The team at Shopify offers 24/7 support in the form of email, chat, telephone and an extensive FAQ page. Beyond the traditional support system, there is a community-style forum for users to help one another with their ecommerce endeavor. (There’s even a thread to ask for feedback on your store’s website.)
Through Shopify’s Ecommerce University, users can gain even more knowledge to further enhance their site. With a free ecommerce report store grader, store owners are given grades on key aspects of their online shop, from SEO to design.
Bigcommerce offers users support via email through their dashboard, chat or 24/7 phone support. Additionally, there is a wealth of knowledge provided in the Bigcommerce User Guides within the support section. Like Shopify, the team has also implemented a community-style forum that allows users to help solve problems and work collectively.
What’s more, through Bigcommerce University, users can watch an assortment of helpful videos that range in topic from building your store and attracting shoppers to creating buyers and even building brand loyalty.
With beautifully crafted templates, a range of price points and a vast array of functionality, Shopify stands as a powerful yet easy-to-use ecommerce tool. Although the back-end isn’t as impressive in design as Bigcommerce, the functionality is there. Users can harvest valuable data and insight regarding their online store. Shopify may be better for those with limited design skills who can benefit from the stunning built-in templates. With higher transaction fees, the pricing may surpass Bigcommerce relatively quickly, even without startup costs. We suggest giving the 14-day trial period a try to see if Shopify could work for you.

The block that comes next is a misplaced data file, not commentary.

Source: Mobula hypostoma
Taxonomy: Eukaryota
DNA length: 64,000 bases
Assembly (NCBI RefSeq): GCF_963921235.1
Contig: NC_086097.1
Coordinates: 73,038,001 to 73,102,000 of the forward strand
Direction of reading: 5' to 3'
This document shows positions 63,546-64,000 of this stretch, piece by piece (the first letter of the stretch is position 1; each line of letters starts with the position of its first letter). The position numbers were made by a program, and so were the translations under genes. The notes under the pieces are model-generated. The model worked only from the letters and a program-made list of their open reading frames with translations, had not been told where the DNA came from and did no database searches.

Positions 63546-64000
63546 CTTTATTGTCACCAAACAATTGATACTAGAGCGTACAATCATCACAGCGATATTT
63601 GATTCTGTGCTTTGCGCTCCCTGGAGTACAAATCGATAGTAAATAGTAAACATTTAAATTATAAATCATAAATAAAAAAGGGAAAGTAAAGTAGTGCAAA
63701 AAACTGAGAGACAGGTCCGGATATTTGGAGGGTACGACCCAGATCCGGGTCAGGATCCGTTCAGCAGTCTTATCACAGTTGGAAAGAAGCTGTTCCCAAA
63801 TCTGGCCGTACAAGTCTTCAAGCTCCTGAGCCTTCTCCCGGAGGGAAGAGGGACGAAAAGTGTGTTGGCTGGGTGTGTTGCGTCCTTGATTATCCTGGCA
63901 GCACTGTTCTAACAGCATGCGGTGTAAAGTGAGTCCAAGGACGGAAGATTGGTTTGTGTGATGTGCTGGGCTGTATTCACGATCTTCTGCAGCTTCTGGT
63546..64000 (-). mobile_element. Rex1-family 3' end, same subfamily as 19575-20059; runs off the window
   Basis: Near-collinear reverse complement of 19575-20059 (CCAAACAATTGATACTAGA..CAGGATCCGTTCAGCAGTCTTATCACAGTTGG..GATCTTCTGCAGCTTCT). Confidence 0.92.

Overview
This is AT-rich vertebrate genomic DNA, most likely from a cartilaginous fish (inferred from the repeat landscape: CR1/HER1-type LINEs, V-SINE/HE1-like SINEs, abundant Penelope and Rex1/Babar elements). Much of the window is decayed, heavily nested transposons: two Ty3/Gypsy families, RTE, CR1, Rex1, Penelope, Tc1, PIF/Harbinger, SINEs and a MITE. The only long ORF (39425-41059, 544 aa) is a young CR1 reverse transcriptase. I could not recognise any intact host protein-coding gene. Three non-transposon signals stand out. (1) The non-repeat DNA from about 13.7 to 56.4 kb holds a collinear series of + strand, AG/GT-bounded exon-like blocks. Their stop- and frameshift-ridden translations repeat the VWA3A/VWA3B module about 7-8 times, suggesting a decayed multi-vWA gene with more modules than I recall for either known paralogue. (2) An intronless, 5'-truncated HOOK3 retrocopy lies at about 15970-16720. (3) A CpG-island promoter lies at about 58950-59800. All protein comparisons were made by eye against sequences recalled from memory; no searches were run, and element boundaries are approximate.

While some of the template designs may be lackluster, the back-end dashboard design is a home run. Users with more experience in design, layout and imagery may find that they can make tweaks to the Bigcommerce themes to fit their needs nicely. That being said, with the assistance from marketers and design agencies, the tool may also be the better fit for the shop owner who is more people savvy than tech savvy. (That is, if you’re willing to pay for the additional service.) Bigcommerce also offers a free trial, 15 days to be exact, that is easily available on their website.
So there you have it, a direct comparison of Shopify vs Bigcommerce. Who’s the winner? Well, that’s a little more difficult to distinguish. With so many industries recognizing the need for an ecommerce solution, it really comes down to the functionality and ease of use for your specific needs. Give the free trials a try for a hands-on comparison experiment. We’d love to hear what you think — be sure to share your feedback on our Twitter or Facebook pages.
For more ecommerce options, download our FREE Top 10 Ecommerce Software Report today!